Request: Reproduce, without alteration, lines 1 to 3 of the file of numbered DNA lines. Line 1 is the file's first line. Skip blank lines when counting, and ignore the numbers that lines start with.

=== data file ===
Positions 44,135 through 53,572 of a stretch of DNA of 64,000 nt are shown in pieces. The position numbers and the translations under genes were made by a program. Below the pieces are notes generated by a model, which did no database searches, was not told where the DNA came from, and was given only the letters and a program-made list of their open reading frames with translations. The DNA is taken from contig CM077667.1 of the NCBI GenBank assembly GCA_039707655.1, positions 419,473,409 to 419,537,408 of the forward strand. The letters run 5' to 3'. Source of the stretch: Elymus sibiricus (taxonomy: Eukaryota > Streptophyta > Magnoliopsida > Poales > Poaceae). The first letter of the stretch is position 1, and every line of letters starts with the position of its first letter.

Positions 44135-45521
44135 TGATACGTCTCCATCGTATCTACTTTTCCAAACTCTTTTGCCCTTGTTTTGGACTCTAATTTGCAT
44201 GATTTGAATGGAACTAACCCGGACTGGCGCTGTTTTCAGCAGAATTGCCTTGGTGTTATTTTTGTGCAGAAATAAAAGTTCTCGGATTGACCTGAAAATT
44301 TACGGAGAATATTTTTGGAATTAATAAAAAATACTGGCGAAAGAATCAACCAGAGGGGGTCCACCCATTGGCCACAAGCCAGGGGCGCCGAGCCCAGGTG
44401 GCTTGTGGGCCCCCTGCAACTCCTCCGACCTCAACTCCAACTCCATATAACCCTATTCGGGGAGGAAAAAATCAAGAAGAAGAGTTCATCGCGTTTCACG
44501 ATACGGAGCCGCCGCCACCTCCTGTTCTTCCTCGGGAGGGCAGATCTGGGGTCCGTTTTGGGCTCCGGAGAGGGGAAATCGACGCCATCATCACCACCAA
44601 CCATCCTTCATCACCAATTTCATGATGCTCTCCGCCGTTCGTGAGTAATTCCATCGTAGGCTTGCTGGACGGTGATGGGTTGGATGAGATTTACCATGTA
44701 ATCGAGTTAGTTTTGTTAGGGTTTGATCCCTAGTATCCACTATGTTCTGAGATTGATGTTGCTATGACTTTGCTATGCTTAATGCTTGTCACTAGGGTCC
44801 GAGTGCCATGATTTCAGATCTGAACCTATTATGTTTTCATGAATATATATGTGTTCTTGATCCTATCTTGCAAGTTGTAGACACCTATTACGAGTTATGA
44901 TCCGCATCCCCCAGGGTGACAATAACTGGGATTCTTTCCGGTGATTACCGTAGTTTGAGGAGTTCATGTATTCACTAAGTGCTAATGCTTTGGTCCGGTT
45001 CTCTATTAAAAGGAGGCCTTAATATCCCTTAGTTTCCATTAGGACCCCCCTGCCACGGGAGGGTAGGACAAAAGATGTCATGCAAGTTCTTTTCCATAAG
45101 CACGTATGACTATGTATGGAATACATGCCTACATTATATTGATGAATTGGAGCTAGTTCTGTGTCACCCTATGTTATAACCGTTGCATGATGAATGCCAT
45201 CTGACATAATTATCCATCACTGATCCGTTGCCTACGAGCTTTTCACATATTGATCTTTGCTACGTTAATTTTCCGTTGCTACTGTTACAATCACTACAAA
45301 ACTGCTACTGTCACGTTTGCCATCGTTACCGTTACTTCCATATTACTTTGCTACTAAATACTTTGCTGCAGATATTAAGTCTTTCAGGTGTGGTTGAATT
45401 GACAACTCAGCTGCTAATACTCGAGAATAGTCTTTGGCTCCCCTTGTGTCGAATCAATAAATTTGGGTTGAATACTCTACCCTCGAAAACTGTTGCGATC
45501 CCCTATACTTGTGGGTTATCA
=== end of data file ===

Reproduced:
Positions 44,135 through 53,572 of a stretch of DNA of 64,000 nt are shown in pieces. The position numbers and the translations under genes were made by a program. Below the pieces are notes generated by a model, which did no database searches, was not told where the DNA came from, and was given only the letters and a program-made list of their open reading frames with translations. The DNA is taken from contig CM077667.1 of the NCBI GenBank assembly GCA_039707655.1, positions 419,473,409 to 419,537,408 of the forward strand. The letters run 5' to 3'. Source of the stretch: Elymus sibiricus (taxonomy: Eukaryota > Streptophyta > Magnoliopsida > Poales > Poaceae). The first letter of the stretch is position 1, and every line of letters starts with the position of its first letter.

Positions 44135-45521
44135 TGATACGTCTCCATCGTATCTACTTTTCCAAACTCTTTTGCCCTTGTTTTGGACTCTAATTTGCAT